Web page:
The rolling stock of the German railroads, due to be peddled off to the highest stock market bidders on October 27th, has been saved, at least temporarily, and is still nationally owned. That seems to be the one possible bit of good news in the present economic crisis. All the rest is bad.
The railroad system has been run in recent years by a kind of transportation czar, Helmut Mehdorn, 66, perhaps the least popular figure in German politics. On the one hand he has been constantly raising fares, twice this year alone. On the other hand, while modernizing the main lines for quick, comfortable transportation between Germany’s major cities, he has been mercilessly cutting secondary rail networks between smaller cities and towns, dooming endless kilometers of track to rust and weeds, selling off or abandoning numerous stations and cutting service to all but the diminishing number of “quality” customers.
Then, too, he has been decimating the ranks of railroad employees, laying off 90,000, almost one-third — sometimes, it is charged, at the expense of safety. Last year, he fought an arrogantly stubborn battle for eleven months against the small but militant locomotive engineers union. The larger railroad union, which kept out of the fight for the most part, was betrayed by its president, who finally showed his true colors by quitting his job and getting a well-paid leadership position in the railroad company, whose privatization he had also supported.
Mehdorn also gained unpleasant prominence last year when an exhibition train with documents on the deportation of Jewish children during World War Two with the help of the railroad system was at first refused permission to stop at main railroad stations around Germany. When this position was revealed, Mehdorn was forced to change it, but insisted on charging full rental to the anti-Nazi group which organized the exhibition.
Mehdorn’s proclaimed aim for many years now, which he hoped would crown his own career, was to privatize the railroads, in the same way that the post office system, the telephone system and other public utilities have been turned over to private concerns.
A small but determined movement called “Railroads for Everyone” opposed privatization. They pointed out the catastrophic results of this step in Britain and other countries and how postal and telephone employees and the public had suffered from privatization. Because of their protests and growing popular doubts, the Social Democratic Party felt compelled first to reverse its support for the move. But then it compromised, supporting the sale of shares “only of the rolling stock,” and only 24.9 percent of them, while maintaining national ownership of the system of tracks, stations, and other stationary property.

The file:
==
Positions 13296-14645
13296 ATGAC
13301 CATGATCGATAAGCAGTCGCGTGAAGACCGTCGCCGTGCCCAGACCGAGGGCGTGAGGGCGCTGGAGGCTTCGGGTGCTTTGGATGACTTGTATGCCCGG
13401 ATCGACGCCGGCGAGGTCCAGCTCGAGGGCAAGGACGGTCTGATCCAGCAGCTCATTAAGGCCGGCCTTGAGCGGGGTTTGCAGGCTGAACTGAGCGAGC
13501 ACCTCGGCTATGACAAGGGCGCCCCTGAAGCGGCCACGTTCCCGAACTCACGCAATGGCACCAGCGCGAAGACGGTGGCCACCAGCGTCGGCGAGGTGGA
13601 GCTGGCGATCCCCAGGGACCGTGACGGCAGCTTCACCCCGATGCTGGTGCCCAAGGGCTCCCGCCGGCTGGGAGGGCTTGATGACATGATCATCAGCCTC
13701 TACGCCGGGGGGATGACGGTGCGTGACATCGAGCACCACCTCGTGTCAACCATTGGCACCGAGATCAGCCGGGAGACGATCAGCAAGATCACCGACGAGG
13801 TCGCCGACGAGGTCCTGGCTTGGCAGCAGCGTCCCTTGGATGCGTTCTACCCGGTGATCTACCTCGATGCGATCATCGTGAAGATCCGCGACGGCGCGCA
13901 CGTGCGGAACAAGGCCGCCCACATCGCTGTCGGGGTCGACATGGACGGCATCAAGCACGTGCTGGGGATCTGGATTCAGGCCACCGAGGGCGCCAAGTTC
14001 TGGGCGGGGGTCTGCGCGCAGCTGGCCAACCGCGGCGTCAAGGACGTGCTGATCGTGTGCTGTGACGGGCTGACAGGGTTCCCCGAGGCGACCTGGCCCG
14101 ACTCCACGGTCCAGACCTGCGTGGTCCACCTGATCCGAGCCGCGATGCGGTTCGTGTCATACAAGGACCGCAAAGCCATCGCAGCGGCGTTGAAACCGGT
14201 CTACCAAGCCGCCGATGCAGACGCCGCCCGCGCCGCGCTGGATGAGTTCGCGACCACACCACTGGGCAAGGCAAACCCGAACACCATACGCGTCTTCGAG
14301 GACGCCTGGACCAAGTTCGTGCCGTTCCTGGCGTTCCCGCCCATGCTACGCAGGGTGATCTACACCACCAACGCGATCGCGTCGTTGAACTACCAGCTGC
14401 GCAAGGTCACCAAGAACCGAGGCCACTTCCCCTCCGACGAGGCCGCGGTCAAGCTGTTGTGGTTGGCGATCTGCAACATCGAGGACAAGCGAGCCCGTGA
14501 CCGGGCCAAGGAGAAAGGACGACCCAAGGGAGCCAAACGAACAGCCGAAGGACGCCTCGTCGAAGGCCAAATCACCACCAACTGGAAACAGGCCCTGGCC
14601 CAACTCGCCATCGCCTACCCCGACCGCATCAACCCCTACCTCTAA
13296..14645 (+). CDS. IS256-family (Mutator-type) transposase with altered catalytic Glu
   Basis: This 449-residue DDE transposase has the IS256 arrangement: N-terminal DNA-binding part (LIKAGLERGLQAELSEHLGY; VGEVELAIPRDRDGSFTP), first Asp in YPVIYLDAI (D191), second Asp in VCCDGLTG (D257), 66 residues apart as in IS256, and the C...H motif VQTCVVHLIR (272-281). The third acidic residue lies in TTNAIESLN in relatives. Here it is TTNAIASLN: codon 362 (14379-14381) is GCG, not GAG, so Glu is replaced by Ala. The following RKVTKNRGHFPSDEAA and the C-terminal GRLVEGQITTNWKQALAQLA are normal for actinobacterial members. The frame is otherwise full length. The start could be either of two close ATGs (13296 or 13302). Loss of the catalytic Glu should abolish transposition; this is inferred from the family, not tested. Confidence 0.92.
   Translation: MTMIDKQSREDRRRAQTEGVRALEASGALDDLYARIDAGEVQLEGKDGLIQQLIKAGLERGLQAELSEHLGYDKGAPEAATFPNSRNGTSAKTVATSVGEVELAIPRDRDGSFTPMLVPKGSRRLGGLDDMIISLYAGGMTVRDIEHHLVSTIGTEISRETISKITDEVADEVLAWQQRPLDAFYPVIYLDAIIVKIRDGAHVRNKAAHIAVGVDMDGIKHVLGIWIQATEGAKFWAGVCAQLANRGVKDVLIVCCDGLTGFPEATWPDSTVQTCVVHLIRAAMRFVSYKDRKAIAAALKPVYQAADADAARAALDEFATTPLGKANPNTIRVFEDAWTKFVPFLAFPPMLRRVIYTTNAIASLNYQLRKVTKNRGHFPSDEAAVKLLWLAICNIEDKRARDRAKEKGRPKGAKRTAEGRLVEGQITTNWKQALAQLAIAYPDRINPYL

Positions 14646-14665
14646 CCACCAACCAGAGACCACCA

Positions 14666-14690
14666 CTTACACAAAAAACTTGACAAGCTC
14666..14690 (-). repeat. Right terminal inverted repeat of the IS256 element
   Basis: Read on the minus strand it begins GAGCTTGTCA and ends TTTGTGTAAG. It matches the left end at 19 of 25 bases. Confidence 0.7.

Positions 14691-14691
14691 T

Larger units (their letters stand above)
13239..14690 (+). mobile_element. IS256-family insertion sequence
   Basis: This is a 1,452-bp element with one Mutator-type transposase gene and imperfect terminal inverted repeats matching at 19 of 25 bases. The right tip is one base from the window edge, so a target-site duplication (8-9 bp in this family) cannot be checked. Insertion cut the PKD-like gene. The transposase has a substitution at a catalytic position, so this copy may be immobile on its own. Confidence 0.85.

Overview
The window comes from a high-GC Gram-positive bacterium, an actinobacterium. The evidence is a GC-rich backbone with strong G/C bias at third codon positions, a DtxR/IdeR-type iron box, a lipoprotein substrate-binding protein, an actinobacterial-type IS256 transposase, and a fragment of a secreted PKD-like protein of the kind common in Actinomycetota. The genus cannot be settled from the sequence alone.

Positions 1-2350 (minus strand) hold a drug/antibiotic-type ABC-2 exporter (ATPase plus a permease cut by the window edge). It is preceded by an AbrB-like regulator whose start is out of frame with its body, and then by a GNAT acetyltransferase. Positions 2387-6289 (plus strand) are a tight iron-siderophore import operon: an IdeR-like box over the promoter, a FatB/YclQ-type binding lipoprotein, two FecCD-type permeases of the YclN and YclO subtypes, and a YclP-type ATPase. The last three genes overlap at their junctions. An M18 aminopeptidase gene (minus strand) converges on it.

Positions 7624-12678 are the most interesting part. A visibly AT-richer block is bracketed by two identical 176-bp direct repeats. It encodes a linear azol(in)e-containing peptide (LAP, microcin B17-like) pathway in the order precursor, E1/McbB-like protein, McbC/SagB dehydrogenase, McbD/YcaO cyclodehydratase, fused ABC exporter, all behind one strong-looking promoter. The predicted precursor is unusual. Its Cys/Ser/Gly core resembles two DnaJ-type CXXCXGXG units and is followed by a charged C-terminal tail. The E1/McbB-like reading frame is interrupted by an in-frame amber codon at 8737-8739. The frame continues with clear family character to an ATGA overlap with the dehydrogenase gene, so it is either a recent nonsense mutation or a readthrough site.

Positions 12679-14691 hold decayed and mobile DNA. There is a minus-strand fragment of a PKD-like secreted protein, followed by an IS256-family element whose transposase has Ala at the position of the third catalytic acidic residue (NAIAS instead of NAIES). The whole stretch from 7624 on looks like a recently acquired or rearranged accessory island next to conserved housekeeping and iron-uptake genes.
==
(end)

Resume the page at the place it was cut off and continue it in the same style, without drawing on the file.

But with one private foot into the door, it was admitted (if not too loudly), more would almost certainly follow. Mehdorn was busy searching for the highest bidders for that first big sector, and it seemed certain that he and his cronies — and most party leaders in the Bundestag, who supported the step — would succeed in the sellout. The October date approached and Mehdorn was salivating like Pavlov’s dog.
And then came the financial and economic crisis. Instead of 10 billion Euros — and possibly later an additional 8 billion, which the sale proponents had claimed, at least unofficially — the bids of the main potential purchasers began to diminish or vanish and sounded more like 4.5 billion. Morgan Stanley in the USA was having other worries, the same was true of Goldman Sachs and the Swiss financial concern UBS. Even the Russian railroad system, a prospective purchaser, was facing similar problems at home and backed out of the deal.
“Railroads for Everyone,” the group actively opposing the sale, with a moving documentary film and small but spectacular actions at main railroad stations, said the rolling stock was actually worth about 14 billion Euros. It would be a criminal act to sell it way under value, losing billions urgently needed in so many sectors of the economy.
The Finance Minister, a Social Democrat, now expressed doubts that the sale would be possible on October 27th. Then the Transportation Minister (likewise a Social Democrat), said, “There will be no sale of stocks if the result is under its value.” Both had actively pushed the sale, but had evidently become worried at what a miserable flop might cost their weakened party in next year’s national elections. While the Christian Democratic chairman of the Transportation Committee in the Bundestag criticized their pessimistic statements, it finally became clear on October 9th: the planned sale was abandoned, the millionaire Mehdorn had been stymied, and national ownership of the railroad system had been saved, at least for the present.
Victor Grossman, American journalist and author, is a resident of East Berlin for many years. He is the author of Crossing the River: A Memoir of the American Left, the Cold War, and Life in East Germany (University of Massachusetts Press, 2003).